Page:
Results for 'Dawn Mannay'

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  1. Anatomies of inequality: considering the emotional cost of aiming higher for marginalised, mature, mothers re-entering education.Dawn Mannay & Melanie Morgan - 2013 - Journal of Adult and Continuing Education 19 (1):57-75.
    The Anatomy of Economic Inequality in Wales (2011) provides quantitative evidence for the pervasive nature of class-based inequalities in education, demonstrating that an individual in social housing is approximately 10 times less likely to be a graduate compared to those in other types of accommodation. This article moves beyond the baseline figures and argues that for marginalised, mature mothers re-entering education, the emotional cost is often one that they are unable to pay, and that practitioners and policy makers need to (...)
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  2. Doing ethnography or applying a qualitative technique? Reflections from the 'waiting field'.Dawn Mannay & Melanie Morgan - unknown
    Contemporary social science research is often concerned to engage with and promote particular forms of postmodern and innovative data production, such as photo-elicitation, autoethnography or free association interviews. This fascination with the latest and greatest techniques has been accompanied by an ever more fragmented range of research methods training for students where the week-by-week shift between approaches engenders a disjointed view of becoming the researcher. This individualisation of techniques has set up rival camps and critiques where the common ground of (...)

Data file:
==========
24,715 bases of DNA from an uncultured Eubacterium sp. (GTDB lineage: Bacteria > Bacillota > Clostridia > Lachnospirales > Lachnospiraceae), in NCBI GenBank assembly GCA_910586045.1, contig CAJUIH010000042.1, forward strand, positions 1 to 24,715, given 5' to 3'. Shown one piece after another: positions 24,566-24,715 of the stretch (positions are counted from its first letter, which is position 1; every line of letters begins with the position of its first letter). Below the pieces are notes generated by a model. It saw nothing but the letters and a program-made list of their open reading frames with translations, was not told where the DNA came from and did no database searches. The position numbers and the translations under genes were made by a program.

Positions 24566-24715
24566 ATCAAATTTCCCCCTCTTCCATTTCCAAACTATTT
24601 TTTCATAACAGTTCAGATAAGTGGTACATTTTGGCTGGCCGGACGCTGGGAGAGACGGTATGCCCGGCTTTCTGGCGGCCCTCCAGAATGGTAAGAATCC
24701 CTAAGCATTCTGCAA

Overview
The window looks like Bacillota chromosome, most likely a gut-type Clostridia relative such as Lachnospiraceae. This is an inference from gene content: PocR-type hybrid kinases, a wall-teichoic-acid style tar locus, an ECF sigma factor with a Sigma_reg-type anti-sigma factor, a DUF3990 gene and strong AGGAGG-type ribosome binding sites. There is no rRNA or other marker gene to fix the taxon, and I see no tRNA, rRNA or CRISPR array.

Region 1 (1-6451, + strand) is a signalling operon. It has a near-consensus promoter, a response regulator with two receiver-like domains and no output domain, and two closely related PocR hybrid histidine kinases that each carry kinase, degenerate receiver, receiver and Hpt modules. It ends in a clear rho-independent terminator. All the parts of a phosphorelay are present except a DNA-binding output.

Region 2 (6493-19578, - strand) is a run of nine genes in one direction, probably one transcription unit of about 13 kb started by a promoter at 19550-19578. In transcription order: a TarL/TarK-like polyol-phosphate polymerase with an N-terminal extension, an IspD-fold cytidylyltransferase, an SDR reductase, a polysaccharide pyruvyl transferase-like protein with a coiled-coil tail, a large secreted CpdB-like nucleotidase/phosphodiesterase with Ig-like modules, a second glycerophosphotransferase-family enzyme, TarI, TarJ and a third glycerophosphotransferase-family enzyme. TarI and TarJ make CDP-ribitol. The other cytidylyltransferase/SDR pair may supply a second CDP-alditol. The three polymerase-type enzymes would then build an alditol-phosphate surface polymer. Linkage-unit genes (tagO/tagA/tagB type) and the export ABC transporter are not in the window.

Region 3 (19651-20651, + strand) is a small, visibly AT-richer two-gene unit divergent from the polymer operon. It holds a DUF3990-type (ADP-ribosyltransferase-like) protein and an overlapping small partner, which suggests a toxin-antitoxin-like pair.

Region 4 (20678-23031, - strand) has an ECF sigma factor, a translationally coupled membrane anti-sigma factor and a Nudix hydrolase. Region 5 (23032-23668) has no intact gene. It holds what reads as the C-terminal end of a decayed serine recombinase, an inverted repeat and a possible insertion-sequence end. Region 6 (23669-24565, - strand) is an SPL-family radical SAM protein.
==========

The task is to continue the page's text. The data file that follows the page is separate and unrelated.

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  3. Storytelling beyond the academy: Exploring roles, responsibilities and regulations in the Open Access dissemination of research outputs and visual data.Dawn Mannay - 2014 - Journal of Corporate Citizenship 54:109-116.
    In the last decade there has been a movement towards facilitating Open Access to academic outputs via the World Wide Web. This movement has been characterised as one that embodies corporate citizenship because such sharing has the potential to benefit all stakeholders: academics, policy makers, charitable sectors and the wider public. In the UK, the Economic and Social Research Council are implementing Open Access compliance guidelines for research that they fund, which is interpreted by individual institutions in their school regulations. (...)
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  4. 'Who put that on there … why why why?' Power games and participatory techniques of visual data production.Dawn Mannay - 2013 - Visual Studies 28 (2):136-146.
    The use of participant-led visual data production is often seen as advantageous because data can be directed, constructed and created away from the influence of the researcher. The case for employing the visual to engender participatory research, and specifically to limit the intrusive presence of the researcher, is well versed and in vogue within the field of social science; however, although participatory techniques offer an opportunity to disrupt power relations, they are unable to transcend familial practices. Drawing from a study (...)